This may sound like a somewhat broad or silly outreach, but I am looking for folks with an interest, more importantly, comprehensive knowledge in the intersection of modern music and the occult, Jungian thought and theosophist concepts. I am an author and musician. You'll find much of my stuff on a google search if you're reall curious or really bored lol.
I've written an extensive essay on the subject and would like to share it privately with keen penetrating third eyes to perhaps sharpen the product.
Thanks so much for having me aboard!
I feel that the contemporary theosophically oriented composers needs more than anything to get a solid network build up. As by now I havent found a single theosophically designated music school or department or even one entirely musically dedicated study group within the theosophical environment. Neither have I been able to find reviews of any conspicuous ancient music school in existence outside the music conservatories.
Musical composition is the purest form of and the most advanced and nurtured tradition of practical alchemy. Let me express my gratitude of seeing other musicians in this forum and strong wishes to see a great music engagement in the theosophical society in generel.
Right on top of my head, apart from Alexander Scriabin, the following composers needs to be thouroughly introduced to this forum anytime soon:
Jean Sibelius - Practiced kabbalah. He described his working process with composition as a practice of being very very still, and the music would work itself out.
Karlheinz Stockhausen - wrote a 30 hours long opera cyklus entitled LICHT - based on mixed mythology and religions. Stockhausen expressed his religion as "modified catholicism", and he often spoke of meditation, higher beings, transformation of humans, astrology etc in his composition lectures. Below is a video of his lecture on MANTRA, a classic example of serialism derived from a small idea, a mantra, developed into a form addapted from geometry of The Tree of Life.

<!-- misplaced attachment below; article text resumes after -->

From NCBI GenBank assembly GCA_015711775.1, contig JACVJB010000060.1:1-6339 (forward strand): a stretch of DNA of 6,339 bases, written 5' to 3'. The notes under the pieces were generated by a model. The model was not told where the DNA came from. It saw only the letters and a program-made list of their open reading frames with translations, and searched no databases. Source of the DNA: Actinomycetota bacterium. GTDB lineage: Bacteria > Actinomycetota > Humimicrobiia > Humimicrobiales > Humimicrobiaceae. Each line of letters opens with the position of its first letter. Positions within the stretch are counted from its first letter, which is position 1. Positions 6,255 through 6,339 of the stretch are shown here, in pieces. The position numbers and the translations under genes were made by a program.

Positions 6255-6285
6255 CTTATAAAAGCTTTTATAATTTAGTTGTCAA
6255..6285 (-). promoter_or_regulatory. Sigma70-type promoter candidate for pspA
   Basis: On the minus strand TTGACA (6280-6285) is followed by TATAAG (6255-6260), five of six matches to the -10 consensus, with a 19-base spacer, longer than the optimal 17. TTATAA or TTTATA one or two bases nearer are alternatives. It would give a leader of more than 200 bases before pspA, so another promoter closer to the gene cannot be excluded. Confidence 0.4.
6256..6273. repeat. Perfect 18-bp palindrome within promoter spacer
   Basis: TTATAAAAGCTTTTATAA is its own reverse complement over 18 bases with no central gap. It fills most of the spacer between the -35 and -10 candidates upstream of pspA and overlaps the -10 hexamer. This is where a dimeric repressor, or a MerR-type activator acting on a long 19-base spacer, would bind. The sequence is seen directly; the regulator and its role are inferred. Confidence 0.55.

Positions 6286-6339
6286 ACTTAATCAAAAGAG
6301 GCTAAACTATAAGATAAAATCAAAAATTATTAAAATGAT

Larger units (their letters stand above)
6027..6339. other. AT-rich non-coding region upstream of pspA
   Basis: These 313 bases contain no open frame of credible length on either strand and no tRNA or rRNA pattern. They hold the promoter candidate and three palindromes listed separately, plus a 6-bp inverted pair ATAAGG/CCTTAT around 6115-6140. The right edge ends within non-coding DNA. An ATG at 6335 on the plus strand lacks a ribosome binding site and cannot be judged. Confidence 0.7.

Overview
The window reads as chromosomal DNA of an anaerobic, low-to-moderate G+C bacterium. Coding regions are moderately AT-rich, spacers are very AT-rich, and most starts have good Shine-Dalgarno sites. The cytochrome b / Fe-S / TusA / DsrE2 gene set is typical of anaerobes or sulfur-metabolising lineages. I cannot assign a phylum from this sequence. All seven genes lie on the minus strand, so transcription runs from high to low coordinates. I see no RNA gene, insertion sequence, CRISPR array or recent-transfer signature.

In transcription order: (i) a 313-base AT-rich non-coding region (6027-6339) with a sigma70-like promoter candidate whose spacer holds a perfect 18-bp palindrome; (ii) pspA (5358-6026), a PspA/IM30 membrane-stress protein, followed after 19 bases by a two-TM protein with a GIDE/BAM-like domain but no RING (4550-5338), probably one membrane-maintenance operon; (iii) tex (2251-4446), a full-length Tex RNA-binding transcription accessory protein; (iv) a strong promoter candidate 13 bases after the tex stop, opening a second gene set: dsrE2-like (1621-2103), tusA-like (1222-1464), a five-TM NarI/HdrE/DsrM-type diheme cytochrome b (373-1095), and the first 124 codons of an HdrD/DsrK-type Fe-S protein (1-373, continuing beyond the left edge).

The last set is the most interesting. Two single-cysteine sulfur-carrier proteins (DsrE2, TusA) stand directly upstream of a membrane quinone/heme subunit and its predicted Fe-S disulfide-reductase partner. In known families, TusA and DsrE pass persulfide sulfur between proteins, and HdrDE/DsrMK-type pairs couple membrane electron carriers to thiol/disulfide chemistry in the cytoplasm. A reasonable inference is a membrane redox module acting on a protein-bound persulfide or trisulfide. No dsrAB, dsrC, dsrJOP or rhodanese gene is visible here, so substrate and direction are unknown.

Per Nørgård - have expressed a brief interest in Blavatsky and Eastern Mysticism. Apart from his heavy use of sacred geometry in his music, he was in fact the one who invented fractal geometry and published the theory before it was officially discovered by someone else.
John Cage - His orientation toward Zen made a foundation for his work as a composer. He felt sick of using thought and emotion as the means for composing music, and as a consequence he stopped seeing creativity as an inherent part of his consciousness and started using "random" operations and involving the listener and surroundings as part of the creative process to a greater extent. He wrote compositions where fragments would take a continously changing chronology for every performance, making it sound always different. He also used I Ching.
Gurdjieff - Presented a highly advanced and alien theory of harmony tied up with a basic understanding of the universe. He claimed that the well-tempered system had a very different origin than we use to think, namely that it wasnt a product of the quintic circle but that the diatonic scale was developed many thousand years ago from an advanced understanding of celestrial mechanics, and that the 7 diatonic notes in an octave are harmonic interference points of the 7 Rays. He further insisted that music and its response in people is an objective value.
Kaikhosru Shapurji Sorabji - Identified himself with his Zoroastrianist heritage, although later in life he also found interest in Roman Catholicism. In his youth he had a strong interest in the occult and was a member of the London Society of Psychical Research. He personally met Aleister Crowley in 1922, although Sorabji was dissapointed with him. Bernhard Bromage remained one of Sorabjis closest friends for 20 years. Paul Rapoport claimed that Sorabji was a mystic based on occult inscriptions found in his early works. Sorabji practiced yoga to regulate his thoughts, and used tarot cards in the process of writing his 5th sonata OPUS ARCHIMAGICUM. His Tantrik Symphony deals with Tantrik and Shaktic yoga.